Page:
The Rise of Commercial Spaceflight

Commercial space flight has rapidly changed the face of the space industry in the last 10 years. In fact with the current state of affairs with the war in Ukraine, without SpaceX, NASA would be unable to send astronauts to the ISS, as the Falcon 9 is the only American rocket fully certified for transporting humans to the ISS. It is this advancement in the private space industry that is going to allow NASA to maintain a presence in orbit, while saving enough money to fund a perseverance rover every 18 months.

The Future of Space Economy

The bulk of this money saving will be achieved by offloading the development and maintenance of the next generation of orbiting space habitats to the commercial space industry. NASA has long desired to do this, and the benefits are clear with the success of SpaceX. Commercial industry is competitive, but in order to allow the commercial space industry to flourish in low earth orbit, there must be something to sell. A viable economy must exist.

Identifying Promising Enterprises

In order to stimulate this new economy, NASA has conducted studies to identify the most promising enterprises that could find their home in the next generation space station, and several of those enterprises were part of the transition plan for the ISS. NASA identified a couple of key industries that could flourish in space. The first of which is the entertainment industry.

Space Entertainment Enterprises

Imagine a world where the battle room of Ender’s game is possible. That’s a world that Space Entertainment Enterprises is seeking to create. With their spherical inflatable movie studio, they are slated to film an unnamed movie with Tom Cruise as the leading actor. This however would not be a one off production. The studio would be rentable by anyone with a high enough budget.

Axiom Space and the ISS Expansion

In 2020, NASA awarded Axiom space a contract worth 140 million dollars to launch a module that would attach to the ISS in 2024, which will provide accommodation for private astronauts and continue scientific research. This is the first step in a planned expansion of a private section of the International Station, which, if successful, will be followed by additional modules that would allow the Axiom space station to operate completely independently from the ISS and expand on the other industries that NASA identified as potentially profitable space economies.

Microgravity Manufacturing

Microgravity manufacturing was another industry identified. Manufacturing without the influence of gravity has some major advantages that are just waiting for the right product that can justify the cost of shipping raw materials to space. Processes that are driven by gravity, like sedimentation, convection, and hydrostatic pressure are eliminated, which affect manufacturing processes.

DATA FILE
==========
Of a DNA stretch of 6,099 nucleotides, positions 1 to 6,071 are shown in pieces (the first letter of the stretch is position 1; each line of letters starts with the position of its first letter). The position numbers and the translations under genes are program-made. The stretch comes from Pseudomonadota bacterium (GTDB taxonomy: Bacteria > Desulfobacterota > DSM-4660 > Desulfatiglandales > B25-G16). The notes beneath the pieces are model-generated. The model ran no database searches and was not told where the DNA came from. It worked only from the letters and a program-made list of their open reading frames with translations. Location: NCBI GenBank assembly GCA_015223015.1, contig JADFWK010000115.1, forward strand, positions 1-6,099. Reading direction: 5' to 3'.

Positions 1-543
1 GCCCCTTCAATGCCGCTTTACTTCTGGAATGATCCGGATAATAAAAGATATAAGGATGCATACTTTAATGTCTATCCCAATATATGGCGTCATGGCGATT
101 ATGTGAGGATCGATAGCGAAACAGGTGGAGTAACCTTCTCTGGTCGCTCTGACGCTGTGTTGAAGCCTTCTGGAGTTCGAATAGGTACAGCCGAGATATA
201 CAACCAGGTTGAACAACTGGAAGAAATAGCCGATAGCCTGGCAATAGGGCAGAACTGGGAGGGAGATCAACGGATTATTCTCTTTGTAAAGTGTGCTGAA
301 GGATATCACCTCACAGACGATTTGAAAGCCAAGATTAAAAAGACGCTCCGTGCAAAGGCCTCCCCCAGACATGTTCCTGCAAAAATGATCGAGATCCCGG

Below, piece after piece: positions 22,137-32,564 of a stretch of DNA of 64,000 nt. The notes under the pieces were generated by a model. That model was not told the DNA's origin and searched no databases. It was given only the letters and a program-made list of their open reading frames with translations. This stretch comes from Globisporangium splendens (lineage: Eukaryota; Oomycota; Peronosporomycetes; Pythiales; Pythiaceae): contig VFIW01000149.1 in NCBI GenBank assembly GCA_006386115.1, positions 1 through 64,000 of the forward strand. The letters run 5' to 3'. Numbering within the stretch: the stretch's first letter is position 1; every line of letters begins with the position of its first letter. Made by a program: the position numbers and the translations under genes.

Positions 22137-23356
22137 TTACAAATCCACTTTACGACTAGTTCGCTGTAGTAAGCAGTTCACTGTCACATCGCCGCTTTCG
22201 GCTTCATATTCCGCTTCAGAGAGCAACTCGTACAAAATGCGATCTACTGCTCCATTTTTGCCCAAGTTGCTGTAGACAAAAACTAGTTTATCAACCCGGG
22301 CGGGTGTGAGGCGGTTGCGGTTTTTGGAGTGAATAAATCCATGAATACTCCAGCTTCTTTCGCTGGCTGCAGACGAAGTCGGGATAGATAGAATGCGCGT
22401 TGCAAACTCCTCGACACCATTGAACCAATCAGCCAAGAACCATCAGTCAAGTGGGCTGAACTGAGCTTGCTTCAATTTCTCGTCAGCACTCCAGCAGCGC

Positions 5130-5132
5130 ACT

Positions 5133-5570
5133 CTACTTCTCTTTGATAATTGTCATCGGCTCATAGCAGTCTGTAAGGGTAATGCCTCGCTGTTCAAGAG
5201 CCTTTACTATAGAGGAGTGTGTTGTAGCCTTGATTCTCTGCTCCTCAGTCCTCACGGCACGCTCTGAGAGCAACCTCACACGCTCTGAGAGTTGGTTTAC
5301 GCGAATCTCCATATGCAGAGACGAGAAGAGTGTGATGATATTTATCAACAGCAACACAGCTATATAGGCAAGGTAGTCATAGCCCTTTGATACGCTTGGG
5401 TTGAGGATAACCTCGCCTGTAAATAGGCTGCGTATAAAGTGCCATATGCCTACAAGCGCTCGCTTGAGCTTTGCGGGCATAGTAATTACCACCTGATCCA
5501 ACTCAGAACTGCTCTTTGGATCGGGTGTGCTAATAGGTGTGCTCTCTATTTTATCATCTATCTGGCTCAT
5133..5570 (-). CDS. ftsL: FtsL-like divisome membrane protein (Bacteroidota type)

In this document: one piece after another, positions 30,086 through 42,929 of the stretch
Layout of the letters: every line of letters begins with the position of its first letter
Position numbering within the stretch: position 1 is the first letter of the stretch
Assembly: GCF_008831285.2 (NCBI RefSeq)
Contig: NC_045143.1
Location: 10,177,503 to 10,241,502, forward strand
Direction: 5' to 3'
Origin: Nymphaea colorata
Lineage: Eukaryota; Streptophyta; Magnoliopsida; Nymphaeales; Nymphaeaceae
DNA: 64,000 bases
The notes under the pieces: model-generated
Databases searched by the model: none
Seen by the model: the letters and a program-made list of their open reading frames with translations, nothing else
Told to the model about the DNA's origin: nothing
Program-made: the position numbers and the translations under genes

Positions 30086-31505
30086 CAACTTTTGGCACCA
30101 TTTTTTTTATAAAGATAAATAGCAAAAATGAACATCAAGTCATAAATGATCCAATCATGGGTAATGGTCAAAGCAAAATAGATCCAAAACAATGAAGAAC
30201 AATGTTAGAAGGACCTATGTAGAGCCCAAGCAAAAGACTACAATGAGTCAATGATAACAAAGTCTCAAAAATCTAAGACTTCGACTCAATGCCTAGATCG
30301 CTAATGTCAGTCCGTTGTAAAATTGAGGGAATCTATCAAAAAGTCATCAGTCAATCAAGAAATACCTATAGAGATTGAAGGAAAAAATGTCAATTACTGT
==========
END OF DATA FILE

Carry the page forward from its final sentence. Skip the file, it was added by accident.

The Future of the ISS Amidst International Tensions

With the current transition plan, this Axiom commercial space station will detach from the ISS in 2028, becoming the new seed from which the space station can continue to grow and provide a space for future NASA astronauts to work from, with rental payments due to Axiom and transportation costs to SpaceX. There is a lot to look forward to with that plan, but what are the chances this goes ahead with Russia’s invasion of Ukraine making it impossible to work with them.

The Dependence on International Cooperation

Russia’s segments rely on America’s segments for power, and the USA segments rely on Russian propulsion to stay in orbit and avoid space debris. This is an international space station that relies on international cooperation. It’s clear that Russian astronauts oppose the war in Ukraine, based on their recent uniform change, but they do not call the shots here.

The Decisions Ahead for NASA

The reality is, if this continues, NASA will need to make some major decisions in the next two years. There are a few potential outcomes here. The Russian’s separating their modules is not one of them. As they need that power from the rest of the ISS and would struggle to complete that work without the help of the Canadian robotic arm.

Possible Outcomes and the Future of Space Exploration

Russia could, under some miracle, get its act together in the next 2 years and remove Putin’s regime and continue international cooperation in space. Or, Russia's segments may not be certified through to 2028, forcing the deorbiting of the International Space Station to be advanced, with the transition to a commercial space station abandoned. Alternatively, emergency funds could be allocated to NASA to rapidly supply the ISS with additional modules to replace Russian services, like propulsion for orbit maintenance and debris avoidance, allowing the transition plans to continue on as normal. Or, the funds could simply be allocated to the commercial space companies to accelerate transition plans, but that is a massive ask for unproven vendors in a 2-year timeframe.

The Inevitable End of the ISS

One thing is for sure. The current structure of the ISS is on borrowed time. Its aging primary structure is becoming a larger and larger issue every year, and at some point in the next decade, it will be deorbited. The only question now is when.

The Legacy of the ISS

It’s hard to believe that the International Space Station has been in orbit for just over twenty years. It’s been a huge source of inspiration for aspiring engineers and scientists around the world, a frontier of scientific research. With only 253 individual astronauts from 19 different countries getting the privilege to visit and work from the ISS, it’s seen by many as the pinnacle scientific career achievement.

Continuing the Pursuit of Knowledge

Luckily we can all get our little dose of joy of scientific learning from Brilliant. That dopamine rush of solving a problem you have been trying to figure out is what drove me towards a career in engineering. Brilliant has refined that fun interactive learning down perfectly to motivate you to continue your learning through difficult subjects.